3 Tax Reform Changes for Contractors to Consider

January 8, 2019 | Michael Murphy

Construction companies may see several changes when they are filing their tax returns for 2018. Here are a few of the new items which could affect your construction business:

1. If your average revenue is less than $25 million, you may qualify to be exempt from the percentage of completion method for taxes. Before the new tax law, only businesses with an average revenue less than $10 million would qualify for exemption. Percentage of completion requires you to pay tax on revenue based on how far along your projects are. It does not take into account when your expenses were paid or when you received payments.

When you are exempt from the percentage of completion method, you may qualify to use the “completed contract” method for long term contracts and pay taxes on revenue when the job is completed. This new rule can help to align your business’s tax bills with available cash.

To change your accounting method from percentage of completion to another method, you will have to file a Form 3115 and track jobs based on new method. Once that is done, your accounting method is changed moving forward. Keep in mind that once your revenue increases to above $25 million average, you will be required to move back onto the percentage of completion method again. Consult your tax advisor as to whether changing accounting methods is advisable in your situation.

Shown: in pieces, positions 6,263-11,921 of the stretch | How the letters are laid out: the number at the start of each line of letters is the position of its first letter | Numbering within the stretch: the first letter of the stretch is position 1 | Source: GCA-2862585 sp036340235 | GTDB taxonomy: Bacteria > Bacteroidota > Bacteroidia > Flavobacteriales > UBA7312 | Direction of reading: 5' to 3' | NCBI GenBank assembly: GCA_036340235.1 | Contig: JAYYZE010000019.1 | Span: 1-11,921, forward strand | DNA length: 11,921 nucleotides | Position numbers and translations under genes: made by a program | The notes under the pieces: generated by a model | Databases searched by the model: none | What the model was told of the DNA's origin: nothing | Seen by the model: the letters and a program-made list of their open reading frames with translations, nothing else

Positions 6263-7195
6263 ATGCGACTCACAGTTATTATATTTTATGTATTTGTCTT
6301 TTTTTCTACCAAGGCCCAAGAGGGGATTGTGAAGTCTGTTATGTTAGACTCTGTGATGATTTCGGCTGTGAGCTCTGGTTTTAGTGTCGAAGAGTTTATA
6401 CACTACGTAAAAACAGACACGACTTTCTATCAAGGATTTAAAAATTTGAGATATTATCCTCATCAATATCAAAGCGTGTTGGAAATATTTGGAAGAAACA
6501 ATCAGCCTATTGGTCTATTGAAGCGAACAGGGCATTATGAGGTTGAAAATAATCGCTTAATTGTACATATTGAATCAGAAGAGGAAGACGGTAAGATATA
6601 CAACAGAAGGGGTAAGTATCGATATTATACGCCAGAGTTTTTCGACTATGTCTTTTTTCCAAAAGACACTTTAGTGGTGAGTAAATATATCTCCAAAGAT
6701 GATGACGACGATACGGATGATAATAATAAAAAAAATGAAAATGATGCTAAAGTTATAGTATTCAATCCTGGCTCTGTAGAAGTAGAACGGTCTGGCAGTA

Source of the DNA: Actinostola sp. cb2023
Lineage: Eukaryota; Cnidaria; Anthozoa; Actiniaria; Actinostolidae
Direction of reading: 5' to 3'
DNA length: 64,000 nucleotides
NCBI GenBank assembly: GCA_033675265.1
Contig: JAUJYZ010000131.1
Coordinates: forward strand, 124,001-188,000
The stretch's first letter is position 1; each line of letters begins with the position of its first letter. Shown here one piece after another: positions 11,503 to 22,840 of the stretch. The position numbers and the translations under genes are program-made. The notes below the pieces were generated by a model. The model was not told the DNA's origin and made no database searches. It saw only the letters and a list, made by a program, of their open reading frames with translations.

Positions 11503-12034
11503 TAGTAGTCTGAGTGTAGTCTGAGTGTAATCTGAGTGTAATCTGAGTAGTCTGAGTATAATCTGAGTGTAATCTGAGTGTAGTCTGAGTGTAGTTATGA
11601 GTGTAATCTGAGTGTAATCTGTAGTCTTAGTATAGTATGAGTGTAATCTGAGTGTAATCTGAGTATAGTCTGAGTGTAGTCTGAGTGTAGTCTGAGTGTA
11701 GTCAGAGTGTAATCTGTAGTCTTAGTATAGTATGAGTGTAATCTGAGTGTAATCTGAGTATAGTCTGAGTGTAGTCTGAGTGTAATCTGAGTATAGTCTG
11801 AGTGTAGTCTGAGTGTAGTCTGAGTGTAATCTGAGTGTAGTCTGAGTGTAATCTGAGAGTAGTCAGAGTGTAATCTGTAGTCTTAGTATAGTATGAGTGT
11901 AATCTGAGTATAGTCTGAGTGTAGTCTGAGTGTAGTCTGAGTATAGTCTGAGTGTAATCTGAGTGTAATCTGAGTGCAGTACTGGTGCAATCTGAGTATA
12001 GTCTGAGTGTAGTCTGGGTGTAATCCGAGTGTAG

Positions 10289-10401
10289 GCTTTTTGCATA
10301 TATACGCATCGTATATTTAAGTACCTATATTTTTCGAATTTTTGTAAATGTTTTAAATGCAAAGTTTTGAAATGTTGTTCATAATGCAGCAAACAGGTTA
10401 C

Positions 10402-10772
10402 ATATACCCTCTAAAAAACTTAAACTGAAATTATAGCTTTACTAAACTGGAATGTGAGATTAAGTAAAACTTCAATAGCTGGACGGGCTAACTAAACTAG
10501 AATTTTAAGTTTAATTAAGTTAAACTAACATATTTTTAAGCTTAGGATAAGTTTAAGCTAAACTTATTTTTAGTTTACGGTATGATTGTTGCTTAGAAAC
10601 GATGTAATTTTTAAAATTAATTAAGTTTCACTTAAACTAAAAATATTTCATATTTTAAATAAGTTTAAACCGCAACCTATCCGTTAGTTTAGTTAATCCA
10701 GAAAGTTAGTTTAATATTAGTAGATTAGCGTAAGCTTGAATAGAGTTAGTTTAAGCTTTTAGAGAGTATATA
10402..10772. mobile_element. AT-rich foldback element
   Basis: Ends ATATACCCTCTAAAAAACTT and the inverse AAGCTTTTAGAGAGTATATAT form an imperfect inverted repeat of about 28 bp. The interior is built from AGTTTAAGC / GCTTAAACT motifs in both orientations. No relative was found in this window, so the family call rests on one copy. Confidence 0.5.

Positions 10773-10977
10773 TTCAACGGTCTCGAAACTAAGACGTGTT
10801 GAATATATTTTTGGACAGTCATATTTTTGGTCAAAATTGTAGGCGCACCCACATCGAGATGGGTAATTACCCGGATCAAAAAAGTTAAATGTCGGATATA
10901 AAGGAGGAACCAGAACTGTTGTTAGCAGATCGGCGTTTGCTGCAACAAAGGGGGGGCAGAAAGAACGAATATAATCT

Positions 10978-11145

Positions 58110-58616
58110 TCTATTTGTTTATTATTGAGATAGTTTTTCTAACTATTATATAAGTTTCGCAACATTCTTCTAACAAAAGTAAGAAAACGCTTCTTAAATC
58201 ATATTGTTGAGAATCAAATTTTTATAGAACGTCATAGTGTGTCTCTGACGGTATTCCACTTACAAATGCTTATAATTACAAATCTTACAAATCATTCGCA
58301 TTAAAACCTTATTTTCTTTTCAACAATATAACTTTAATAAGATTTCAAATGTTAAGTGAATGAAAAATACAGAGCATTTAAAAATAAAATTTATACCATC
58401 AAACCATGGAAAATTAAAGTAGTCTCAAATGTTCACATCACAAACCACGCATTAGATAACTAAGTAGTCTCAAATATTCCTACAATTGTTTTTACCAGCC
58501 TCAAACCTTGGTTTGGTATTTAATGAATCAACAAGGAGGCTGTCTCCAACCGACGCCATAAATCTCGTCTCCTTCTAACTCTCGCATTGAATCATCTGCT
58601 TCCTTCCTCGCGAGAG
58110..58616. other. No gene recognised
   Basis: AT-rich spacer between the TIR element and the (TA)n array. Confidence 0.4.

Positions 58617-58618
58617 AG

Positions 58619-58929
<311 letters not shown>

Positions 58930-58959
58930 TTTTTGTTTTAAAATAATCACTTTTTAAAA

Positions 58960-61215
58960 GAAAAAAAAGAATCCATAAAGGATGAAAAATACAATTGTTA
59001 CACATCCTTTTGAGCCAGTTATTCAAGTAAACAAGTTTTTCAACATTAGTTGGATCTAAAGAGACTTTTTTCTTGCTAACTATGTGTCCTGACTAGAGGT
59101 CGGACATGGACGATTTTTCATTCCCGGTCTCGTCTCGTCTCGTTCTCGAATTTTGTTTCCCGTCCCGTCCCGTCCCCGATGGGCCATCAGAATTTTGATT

2. Section 179 and bonus depreciation allowed have increased. For 2018, allowable Section 179 deduction has increased to $1 million and does not start to be phased out until purchases exceed $2.5 million. You have probably used this deduction in the past to purchase new equipment and vehicles. The law has also expanded to allow for certain qualified improvement property (such as certain improvements made to the interior of a building), which in previous years were considered unqualified for IRC179. Consult your tax advisor if you are curious whether certain equipment or improvements will qualify for this deduction under the new rules.

Likewise, bonus depreciation has expanded to allow for the full deduction of eligible assets until the year 2022. Using these new bonus depreciation rules could be better than using Section 179 as you can often use bonus depreciation even if your company has a loss. Section 179 deductions cannot be taken if the company has an overall net loss. However, not all states conform with the federal treatment of bonus depreciation, so there can be larger federal to state tax differences when using bonus depreciation.

3. DPAD (Domestic Production Activities Deduction) is no longer applicable. Prior to 2018, your construction business should most likely have been receiving a 9% deduction on qualifying construction income that was earned within the United States. However, this deduction is gone beginning in 2018. You may still want to review your 2017 tax returns and see if you have been taking advantage of this deduction, and if you have not, consider whether it is advisable to amend your returns and take advantage of it. If your construction company is a partnership or S Corporation, DPAD deductions would show up on your personal 1040 tax return on line 35.

There are several other very significant changes to the tax code which apply to all businesses and individuals. To learn more about these changes, visit our resources page.